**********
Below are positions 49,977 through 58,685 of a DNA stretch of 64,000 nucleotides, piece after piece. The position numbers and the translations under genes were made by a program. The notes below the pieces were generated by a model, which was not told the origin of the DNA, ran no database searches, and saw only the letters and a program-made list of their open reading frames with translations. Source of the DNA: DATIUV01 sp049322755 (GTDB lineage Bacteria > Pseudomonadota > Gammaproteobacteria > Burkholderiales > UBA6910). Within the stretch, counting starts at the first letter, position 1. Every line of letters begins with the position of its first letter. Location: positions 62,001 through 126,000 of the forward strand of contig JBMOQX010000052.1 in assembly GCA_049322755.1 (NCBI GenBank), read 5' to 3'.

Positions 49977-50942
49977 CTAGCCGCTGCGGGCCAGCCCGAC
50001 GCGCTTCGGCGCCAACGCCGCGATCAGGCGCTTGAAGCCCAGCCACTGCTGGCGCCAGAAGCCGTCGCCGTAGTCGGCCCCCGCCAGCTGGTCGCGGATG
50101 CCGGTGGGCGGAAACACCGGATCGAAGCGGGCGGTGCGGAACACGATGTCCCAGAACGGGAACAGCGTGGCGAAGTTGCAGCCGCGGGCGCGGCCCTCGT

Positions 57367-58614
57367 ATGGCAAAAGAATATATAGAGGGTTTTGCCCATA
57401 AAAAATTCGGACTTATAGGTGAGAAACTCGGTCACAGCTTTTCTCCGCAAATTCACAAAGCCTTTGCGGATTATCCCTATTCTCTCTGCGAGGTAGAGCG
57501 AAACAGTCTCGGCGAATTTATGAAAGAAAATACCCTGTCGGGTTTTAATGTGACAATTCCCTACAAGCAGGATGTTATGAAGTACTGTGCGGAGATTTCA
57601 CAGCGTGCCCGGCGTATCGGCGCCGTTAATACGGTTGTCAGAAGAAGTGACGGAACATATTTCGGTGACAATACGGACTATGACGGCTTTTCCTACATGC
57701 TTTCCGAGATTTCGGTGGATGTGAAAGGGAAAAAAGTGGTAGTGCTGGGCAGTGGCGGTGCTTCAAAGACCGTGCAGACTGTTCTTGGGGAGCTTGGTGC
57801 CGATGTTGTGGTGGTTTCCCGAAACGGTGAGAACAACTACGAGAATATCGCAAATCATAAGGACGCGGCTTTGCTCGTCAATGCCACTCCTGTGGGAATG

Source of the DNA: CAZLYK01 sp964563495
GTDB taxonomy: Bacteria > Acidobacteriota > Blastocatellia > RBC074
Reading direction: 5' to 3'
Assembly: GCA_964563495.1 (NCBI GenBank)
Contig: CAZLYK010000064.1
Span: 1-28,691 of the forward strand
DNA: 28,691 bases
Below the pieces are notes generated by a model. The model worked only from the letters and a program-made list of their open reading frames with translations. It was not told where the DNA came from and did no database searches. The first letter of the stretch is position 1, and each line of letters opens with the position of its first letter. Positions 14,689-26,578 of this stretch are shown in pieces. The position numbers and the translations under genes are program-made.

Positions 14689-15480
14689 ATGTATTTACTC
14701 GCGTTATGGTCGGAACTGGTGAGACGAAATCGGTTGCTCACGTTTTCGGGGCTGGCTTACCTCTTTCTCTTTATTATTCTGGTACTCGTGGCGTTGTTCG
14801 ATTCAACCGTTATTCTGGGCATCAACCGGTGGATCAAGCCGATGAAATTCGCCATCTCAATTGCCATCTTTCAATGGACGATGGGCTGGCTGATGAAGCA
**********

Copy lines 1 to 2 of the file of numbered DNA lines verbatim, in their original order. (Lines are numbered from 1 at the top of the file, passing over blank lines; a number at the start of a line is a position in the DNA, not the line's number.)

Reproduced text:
Below are positions 49,977 through 58,685 of a DNA stretch of 64,000 nucleotides, piece after piece. The position numbers and the translations under genes were made by a program. The notes below the pieces were generated by a model, which was not told the origin of the DNA, ran no database searches, and saw only the letters and a program-made list of their open reading frames with translations. Source of the DNA: DATIUV01 sp049322755 (GTDB lineage Bacteria > Pseudomonadota > Gammaproteobacteria > Burkholderiales > UBA6910). Within the stretch, counting starts at the first letter, position 1. Every line of letters begins with the position of its first letter. Location: positions 62,001 through 126,000 of the forward strand of contig JBMOQX010000052.1 in assembly GCA_049322755.1 (NCBI GenBank), read 5' to 3'.

Positions 49977-50942